Resurgent Irish Whisky

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For a short period during the 19th century, Irish Whisky reigned supreme over the Scottish rival. Although this boom was followed by bust, good times for Irish Whisky are back now with new distillers popping up all over the Emerald Isle. Double distillation & triple distillation, Irish Whisky offers a rich & varied array of styles alongside a unique style of pot still whisky which owes genesis to tax dodge. Ireland ruled the whisky world during the 19th century and the huge pot stills gave their spirit unmatched consistency.

Lost & Found – Paradise Regained

War & independence and political turmoil including Scots fighting back and buying & closing distilleries brought the Irish Whisky industry to its knees. However, every cloud has a silver lining & brighter skies have returned for the Irish Whisky industry. The renaissance of Irish Whisky industry which began in 1988 still continues with more producers entering the market & plans for newer distilleries in the pipeline. No wonder, Irish Whisky is back!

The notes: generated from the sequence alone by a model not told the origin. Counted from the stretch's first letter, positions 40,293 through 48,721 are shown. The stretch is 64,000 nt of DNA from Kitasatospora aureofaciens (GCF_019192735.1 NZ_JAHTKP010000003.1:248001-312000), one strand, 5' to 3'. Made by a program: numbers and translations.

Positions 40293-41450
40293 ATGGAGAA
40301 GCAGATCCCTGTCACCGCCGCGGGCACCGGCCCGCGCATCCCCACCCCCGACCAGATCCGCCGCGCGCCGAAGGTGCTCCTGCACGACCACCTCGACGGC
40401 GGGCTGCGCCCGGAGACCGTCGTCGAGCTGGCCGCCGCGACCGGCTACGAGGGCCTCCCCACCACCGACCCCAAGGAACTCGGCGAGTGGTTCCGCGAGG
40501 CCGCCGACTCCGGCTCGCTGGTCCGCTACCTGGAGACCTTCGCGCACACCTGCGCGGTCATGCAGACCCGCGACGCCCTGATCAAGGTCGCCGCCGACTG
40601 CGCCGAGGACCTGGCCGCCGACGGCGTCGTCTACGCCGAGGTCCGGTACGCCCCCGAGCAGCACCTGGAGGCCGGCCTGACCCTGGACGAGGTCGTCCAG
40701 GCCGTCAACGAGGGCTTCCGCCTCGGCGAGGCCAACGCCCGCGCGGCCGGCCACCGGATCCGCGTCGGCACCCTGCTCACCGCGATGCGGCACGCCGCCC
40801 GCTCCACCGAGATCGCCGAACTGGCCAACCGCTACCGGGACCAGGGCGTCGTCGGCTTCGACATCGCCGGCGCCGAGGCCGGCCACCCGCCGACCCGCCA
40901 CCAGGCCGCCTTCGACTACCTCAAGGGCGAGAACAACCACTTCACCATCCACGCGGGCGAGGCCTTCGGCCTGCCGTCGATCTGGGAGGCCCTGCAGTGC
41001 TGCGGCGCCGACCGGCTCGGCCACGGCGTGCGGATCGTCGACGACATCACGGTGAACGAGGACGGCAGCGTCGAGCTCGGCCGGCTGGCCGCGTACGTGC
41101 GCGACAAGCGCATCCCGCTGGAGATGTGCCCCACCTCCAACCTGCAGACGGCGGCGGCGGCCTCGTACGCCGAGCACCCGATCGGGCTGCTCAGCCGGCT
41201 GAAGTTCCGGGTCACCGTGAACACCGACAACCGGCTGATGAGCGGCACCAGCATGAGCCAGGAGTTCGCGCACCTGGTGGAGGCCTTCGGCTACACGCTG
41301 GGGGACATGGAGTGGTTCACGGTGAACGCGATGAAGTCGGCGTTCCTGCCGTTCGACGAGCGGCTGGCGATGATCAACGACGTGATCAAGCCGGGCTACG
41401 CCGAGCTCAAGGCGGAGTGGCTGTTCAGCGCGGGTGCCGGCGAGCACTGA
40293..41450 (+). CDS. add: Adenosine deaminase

Irish Whisky is Unique Spirit

It is rare that peat is used in the malting process of Irish Whisky. This is to enable Irish Whisky to have a smoother finish as opposed to the earthy & smoky overtones which are common to some Scotches. However, notable exceptions to this include double distilled Connemara peated Irish Malt Whisky from Riverstown, Cooley & County Louth. Although there was a long period of decline from late 19th century onwards which damaged the industry, Irish Whisky was at one time one of the most popular spirits in the world. In fact, during heydays Ireland boasted of over 30 distilleries which during decline had fallen to just three.

Resurgence of Irish Whisky

Nevertheless, popularity of Irish Whisky has seen great resurgence since the late 20th century. In fact, with exports growing over 15 percent each year, Irish Whisky is the fastest growing spirit in the world since 1990s. Existing Irish Whisky distilleries have expanded to meet the challenge and newer ones have emerged. Ireland now has 16 distilleries in operation in 2017 and another 14 are in planning stages.

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